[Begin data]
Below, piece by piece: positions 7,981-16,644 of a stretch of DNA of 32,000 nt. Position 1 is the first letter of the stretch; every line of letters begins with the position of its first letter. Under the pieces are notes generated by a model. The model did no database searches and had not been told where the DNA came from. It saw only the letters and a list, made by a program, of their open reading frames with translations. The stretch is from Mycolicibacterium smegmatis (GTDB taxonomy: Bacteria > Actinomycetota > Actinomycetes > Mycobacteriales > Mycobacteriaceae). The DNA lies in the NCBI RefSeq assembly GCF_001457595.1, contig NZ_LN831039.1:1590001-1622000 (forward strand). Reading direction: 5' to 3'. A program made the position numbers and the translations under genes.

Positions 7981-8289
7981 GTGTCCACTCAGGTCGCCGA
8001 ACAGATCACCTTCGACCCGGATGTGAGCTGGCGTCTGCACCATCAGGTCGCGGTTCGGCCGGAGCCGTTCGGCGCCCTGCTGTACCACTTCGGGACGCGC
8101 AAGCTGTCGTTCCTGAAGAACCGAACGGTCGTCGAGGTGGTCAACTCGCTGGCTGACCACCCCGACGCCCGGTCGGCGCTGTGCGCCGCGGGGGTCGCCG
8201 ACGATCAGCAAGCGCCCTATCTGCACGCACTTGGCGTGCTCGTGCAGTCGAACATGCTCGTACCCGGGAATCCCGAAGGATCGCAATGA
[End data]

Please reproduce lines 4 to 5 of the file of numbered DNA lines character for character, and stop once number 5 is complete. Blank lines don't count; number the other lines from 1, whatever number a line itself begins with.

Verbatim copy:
8001 ACAGATCACCTTCGACCCGGATGTGAGCTGGCGTCTGCACCATCAGGTCGCGGTTCGGCCGGAGCCGTTCGGCGCCCTGCTGTACCACTTCGGGACGCGC
8101 AAGCTGTCGTTCCTGAAGAACCGAACGGTCGTCGAGGTGGTCAACTCGCTGGCTGACCACCCCGACGCCCGGTCGGCGCTGTGCGCCGCGGGGGTCGCCG